Schedule Of Dog Immunizations

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If you have a dog as a pet, it is advised that you get it vaccinated regularly.  It is not only recommended by veterinarians, but in many cases, it is required by law to get certain types. For instance, rabies is a very dangerous disease that can be transmitted from dogs to humans. This would be one of those diseases that the law requires vaccinations, for obvious reasons.

Vaccinations for dogs are divided into two categories: Core and non-core. Core vaccines are the ones that all dogs need to have. Non-core vaccines are only recommended for certain situations.

Core vaccines include:

– Rabies: This vaccine has been highly successful and is effective according to the type administered. Side effects have been known to happen but the risk is quite low.

– Parvovirus: The vaccine offers an impressive rate of success and is effective for about 1 year. Side effects are minimal to none.

– Hepatitis: Your dog will be protected for approximately 1 year with this vaccine. Side effects are rare. The canine adenovirus-2 and CAV-2 are the only recommended vaccines to use.

– Canine Distemper: A very effective vaccine, it offers immunity for 1 year, with minimal to no side effects.

Non-Core vaccines include:

– Measles: It seems that dogs can get this disease as well as humans. However, it is only administered in situations of high risk canine distemper, and only in puppies that are 4 – 10 weeks old.

– Respiratory Disease caused by CAV-2: This is only given as needed annually, and has few side effects.

– Para Influenza: Dogs who are in shows, kennels, shelters or other large groups are advised to get this vaccine. It can be given annually or as often as needed.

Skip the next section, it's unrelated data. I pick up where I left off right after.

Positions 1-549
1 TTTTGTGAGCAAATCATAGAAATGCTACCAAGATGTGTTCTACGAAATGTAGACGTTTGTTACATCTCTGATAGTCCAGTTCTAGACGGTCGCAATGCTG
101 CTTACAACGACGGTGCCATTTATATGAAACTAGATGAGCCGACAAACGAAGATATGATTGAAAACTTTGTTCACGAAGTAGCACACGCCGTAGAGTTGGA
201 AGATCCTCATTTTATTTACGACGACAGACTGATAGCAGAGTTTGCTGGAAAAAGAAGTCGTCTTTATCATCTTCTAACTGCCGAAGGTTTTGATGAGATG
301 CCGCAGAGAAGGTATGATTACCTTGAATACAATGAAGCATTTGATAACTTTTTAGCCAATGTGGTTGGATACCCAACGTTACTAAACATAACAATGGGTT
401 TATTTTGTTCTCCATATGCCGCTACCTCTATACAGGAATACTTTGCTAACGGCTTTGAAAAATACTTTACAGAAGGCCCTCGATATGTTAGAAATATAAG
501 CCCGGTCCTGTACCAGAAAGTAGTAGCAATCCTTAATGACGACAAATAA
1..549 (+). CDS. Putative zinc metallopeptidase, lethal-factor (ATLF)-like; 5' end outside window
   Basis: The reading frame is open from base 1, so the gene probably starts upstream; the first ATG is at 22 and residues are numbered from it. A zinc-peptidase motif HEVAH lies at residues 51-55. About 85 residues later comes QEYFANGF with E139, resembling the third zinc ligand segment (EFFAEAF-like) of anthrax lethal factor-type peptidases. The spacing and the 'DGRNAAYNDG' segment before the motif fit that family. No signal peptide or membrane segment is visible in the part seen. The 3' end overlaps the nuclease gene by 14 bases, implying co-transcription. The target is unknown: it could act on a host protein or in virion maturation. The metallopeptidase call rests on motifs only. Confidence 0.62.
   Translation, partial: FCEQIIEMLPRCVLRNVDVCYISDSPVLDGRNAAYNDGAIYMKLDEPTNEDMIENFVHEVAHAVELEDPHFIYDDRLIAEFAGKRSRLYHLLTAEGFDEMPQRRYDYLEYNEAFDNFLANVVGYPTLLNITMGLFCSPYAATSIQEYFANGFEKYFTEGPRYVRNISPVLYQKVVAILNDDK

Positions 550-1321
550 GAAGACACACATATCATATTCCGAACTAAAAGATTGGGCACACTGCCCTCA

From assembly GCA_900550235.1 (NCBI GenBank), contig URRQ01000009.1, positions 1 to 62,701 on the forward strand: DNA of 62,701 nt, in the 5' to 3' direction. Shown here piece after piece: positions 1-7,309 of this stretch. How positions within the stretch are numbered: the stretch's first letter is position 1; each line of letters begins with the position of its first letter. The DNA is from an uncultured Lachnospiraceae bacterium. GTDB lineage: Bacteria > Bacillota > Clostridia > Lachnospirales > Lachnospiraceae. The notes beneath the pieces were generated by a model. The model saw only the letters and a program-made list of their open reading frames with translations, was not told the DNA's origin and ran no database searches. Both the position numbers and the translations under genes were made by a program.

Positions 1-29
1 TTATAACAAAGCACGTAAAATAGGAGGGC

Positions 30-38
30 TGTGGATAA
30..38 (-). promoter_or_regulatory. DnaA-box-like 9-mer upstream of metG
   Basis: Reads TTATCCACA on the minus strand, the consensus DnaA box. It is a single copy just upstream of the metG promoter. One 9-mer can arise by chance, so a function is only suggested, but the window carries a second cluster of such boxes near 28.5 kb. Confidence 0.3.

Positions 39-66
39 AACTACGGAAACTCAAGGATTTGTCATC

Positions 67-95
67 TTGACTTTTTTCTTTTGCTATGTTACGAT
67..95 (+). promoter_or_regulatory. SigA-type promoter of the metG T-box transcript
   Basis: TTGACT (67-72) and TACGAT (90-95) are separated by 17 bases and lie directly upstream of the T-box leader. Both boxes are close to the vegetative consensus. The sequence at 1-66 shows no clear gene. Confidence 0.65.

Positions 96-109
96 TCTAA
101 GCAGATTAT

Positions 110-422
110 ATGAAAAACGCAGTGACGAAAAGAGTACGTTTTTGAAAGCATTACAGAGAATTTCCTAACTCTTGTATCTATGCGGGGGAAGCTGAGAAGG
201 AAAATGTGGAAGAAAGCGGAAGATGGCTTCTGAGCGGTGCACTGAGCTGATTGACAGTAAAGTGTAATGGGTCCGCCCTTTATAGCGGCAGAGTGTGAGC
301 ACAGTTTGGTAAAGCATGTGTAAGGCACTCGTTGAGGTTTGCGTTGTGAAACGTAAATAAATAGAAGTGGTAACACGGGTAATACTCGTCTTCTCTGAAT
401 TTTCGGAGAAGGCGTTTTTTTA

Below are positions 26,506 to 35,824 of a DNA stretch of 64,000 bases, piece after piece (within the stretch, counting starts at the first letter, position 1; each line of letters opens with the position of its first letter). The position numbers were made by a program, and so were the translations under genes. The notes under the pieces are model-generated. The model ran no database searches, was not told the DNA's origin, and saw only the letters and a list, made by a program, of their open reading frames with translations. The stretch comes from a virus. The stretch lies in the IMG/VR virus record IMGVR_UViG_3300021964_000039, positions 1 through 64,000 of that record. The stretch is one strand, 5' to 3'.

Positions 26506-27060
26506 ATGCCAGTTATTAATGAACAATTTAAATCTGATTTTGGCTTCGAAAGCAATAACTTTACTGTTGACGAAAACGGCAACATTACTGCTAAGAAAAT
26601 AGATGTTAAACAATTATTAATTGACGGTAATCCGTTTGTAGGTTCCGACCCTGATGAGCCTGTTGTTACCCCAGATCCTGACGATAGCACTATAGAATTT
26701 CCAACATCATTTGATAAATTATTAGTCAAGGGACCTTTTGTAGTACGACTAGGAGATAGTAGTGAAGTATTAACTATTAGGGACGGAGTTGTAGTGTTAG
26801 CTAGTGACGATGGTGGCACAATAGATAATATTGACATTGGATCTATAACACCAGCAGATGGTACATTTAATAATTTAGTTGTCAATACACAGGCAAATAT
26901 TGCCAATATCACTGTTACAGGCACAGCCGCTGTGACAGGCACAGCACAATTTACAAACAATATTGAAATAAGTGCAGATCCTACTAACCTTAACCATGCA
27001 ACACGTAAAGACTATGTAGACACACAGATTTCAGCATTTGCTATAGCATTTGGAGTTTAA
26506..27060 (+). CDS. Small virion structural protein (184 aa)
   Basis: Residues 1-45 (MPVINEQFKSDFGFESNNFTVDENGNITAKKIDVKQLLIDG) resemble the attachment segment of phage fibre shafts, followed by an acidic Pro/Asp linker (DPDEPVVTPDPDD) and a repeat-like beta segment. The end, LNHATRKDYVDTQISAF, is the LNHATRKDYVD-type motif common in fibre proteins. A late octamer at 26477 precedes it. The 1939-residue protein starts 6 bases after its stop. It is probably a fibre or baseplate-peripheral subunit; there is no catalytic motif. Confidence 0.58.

– Lyme: Given annually, this one is effective in dogs with no previous exposure.

– Leptospirosis: Varying degrees of effectiveness is provided by this vaccine, and on some dogs it has no effect at all.

– Bordetella: This is an intranasal vaccine that needs to be administered 2 weeks before the dog is exposed.

– Corona Virus: There is not a lot of effectiveness in this one but is administered to dogs in kennels, shows, shelters, and breeding facilities.

There is a vaccine that combines adenovirus, hepatitis, distemper, Para Influenza, and parvovirus called the 5-way vaccine. There are some of the combinations that also add the Leptospirosis and the corona virus.

If you have a new dog or puppy, there is a recommended schedule to follow for vaccinations to be administered. The first one is parvovirus which should be given at 5 weeks of age. When your puppy is 6 weeks and then again at 9 weeks, it should receive the combination vaccine with Leptospirosis and corona virus excluded.

The rabies and combination vaccines should be received at 12 weeks. The combination vaccine should be administered again at 15 weeks. If Lyme is considered a threat, it should also be given during this same timeframe. When you have adult dogs, they need to receive the combination vaccine and the rabies vaccine. This is also the time to get the corona virus and Leptospirosis vaccines if there is a threat.

If you have any questions about when your dog needs to be vaccinated and what those vaccines should be, always check with your veterinarian.

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